the stack?

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Okay, heres the deal: I'm a beginner... and I read -alot- of tutorials. Mostly about stuff I don't even understand, so I thought I'd try to "start over" from the ground up, and try to not only learn coding techniques, but to implement them into something useful this time around. But I've come across several terms which are the source of some confusion. More specifically, I've seen the word "stack" thrown around multiple times. I'm not exactly sure what it is used for, and how it would be applied to C/C++ and game programming. All I really know, is that it has something to do with memory, and push and pop and what-not. I've searched google, and I've read a wide range of articles on this site, yet nothing really nips the topic in the bud. I'm looking for a decent article that fully explains the topic, yet I haven't really found any. If anyone could direct me to one, I'd appreciate it. Or perhaps you'd like to enlighten me yourself? If so, then by all means, feel free to do such. If it makes any difference, I've been meddling around with C/C++ for a couple years now, so I'd say I have a pretty solid understanding of most of the basics. But not quite solid enough. Thanks, -Darin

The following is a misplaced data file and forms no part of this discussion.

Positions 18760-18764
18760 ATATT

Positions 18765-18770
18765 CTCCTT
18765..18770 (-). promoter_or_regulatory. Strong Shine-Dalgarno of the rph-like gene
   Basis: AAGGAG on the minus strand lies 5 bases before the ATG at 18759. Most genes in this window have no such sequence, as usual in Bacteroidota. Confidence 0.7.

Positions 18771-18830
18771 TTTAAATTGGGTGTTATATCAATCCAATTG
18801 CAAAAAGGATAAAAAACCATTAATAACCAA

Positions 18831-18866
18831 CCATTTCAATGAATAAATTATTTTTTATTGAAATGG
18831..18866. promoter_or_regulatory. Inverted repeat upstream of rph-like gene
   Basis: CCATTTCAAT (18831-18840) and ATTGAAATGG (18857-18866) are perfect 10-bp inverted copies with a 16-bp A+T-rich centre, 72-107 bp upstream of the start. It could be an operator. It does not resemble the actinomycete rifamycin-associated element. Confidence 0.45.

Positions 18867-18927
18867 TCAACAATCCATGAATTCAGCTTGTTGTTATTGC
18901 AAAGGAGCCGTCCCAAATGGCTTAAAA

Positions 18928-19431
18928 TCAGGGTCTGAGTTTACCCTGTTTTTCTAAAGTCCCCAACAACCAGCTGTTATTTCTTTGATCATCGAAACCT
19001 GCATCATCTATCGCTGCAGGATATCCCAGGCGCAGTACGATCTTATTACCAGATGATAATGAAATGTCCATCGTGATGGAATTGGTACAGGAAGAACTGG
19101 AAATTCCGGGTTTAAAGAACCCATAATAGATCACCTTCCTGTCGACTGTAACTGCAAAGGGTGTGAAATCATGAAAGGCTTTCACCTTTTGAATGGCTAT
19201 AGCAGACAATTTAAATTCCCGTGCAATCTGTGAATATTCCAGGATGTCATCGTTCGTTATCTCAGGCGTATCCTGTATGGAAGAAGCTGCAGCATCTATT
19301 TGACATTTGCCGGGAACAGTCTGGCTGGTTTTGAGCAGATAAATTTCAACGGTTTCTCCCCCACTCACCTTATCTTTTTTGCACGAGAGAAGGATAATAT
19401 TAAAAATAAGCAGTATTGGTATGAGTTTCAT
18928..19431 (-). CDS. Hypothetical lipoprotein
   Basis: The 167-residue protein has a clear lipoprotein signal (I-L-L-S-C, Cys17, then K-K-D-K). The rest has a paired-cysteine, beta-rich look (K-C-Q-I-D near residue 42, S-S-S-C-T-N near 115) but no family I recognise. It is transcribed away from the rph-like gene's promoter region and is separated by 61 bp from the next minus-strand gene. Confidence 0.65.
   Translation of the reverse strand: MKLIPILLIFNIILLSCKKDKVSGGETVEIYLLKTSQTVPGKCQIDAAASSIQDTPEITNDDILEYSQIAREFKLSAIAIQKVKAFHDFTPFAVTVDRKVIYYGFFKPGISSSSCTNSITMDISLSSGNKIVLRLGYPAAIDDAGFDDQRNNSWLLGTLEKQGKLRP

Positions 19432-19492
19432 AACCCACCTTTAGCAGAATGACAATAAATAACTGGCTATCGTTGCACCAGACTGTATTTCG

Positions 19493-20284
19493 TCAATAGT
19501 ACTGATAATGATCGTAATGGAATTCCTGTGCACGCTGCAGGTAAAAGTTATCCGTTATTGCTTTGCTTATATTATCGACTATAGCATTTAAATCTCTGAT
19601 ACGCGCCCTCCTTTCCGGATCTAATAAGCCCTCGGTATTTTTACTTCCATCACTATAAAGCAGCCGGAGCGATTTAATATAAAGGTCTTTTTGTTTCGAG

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nilkn    960
The stack is a portion of memory which static (non-pointer) variables are allocated on.

It's called the stack because that is essentially what it is. When something is added to the stack, it must go on the top. This is called "pushing" the item onto the stack. The only thing that can be removed from the stack is the topmost item. This is called "popping" off the topmost item.

Dynamically allocated variables (pointers) are placed into a portion of memory called the "heap". The heap is quite a bit different from the stack. Most important is that the position at which a new item will be added it totally random. Therefore, the heap permits random-access. You can add something anywhere, and remove something from anywhere.

Though this has it's advantages, it leads to several problems including slower run-time performance and heap fragmentation.

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Drakkcon    612
Whenever you declare a variable like this:

int foo;

or this:

auto int bar;

You're creating it on the stack (auto isn't ever necessary, it just means to put it on the stack)